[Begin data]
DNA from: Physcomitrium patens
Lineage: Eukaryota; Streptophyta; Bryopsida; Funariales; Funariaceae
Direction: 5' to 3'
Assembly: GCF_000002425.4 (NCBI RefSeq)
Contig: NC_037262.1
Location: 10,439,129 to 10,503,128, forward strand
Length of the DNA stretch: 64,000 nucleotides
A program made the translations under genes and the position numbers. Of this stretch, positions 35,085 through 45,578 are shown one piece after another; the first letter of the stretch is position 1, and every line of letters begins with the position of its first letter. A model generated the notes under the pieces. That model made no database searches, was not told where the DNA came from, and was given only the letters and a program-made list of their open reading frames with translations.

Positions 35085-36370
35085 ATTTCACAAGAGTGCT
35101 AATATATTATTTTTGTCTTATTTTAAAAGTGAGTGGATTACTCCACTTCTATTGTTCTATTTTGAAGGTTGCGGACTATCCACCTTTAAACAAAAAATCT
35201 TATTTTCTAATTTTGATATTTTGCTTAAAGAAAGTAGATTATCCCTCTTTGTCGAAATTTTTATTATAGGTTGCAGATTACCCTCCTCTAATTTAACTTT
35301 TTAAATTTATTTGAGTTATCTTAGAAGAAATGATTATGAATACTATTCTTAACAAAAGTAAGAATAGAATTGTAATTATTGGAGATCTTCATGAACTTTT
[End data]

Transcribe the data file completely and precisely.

DNA from: Physcomitrium patens
Lineage: Eukaryota; Streptophyta; Bryopsida; Funariales; Funariaceae
Direction: 5' to 3'
Assembly: GCF_000002425.4 (NCBI RefSeq)
Contig: NC_037262.1
Location: 10,439,129 to 10,503,128, forward strand
Length of the DNA stretch: 64,000 nucleotides
A program made the translations under genes and the position numbers. Of this stretch, positions 35,085 through 45,578 are shown one piece after another; the first letter of the stretch is position 1, and every line of letters begins with the position of its first letter. A model generated the notes under the pieces. That model made no database searches, was not told where the DNA came from, and was given only the letters and a program-made list of their open reading frames with translations.

Positions 35085-36370
35085 ATTTCACAAGAGTGCT
35101 AATATATTATTTTTGTCTTATTTTAAAAGTGAGTGGATTACTCCACTTCTATTGTTCTATTTTGAAGGTTGCGGACTATCCACCTTTAAACAAAAAATCT
35201 TATTTTCTAATTTTGATATTTTGCTTAAAGAAAGTAGATTATCCCTCTTTGTCGAAATTTTTATTATAGGTTGCAGATTACCCTCCTCTAATTTAACTTT
35301 TTAAATTTATTTGAGTTATCTTAGAAGAAATGATTATGAATACTATTCTTAACAAAAGTAAGAATAGAATTGTAATTATTGGAGATCTTCATGAACTTTT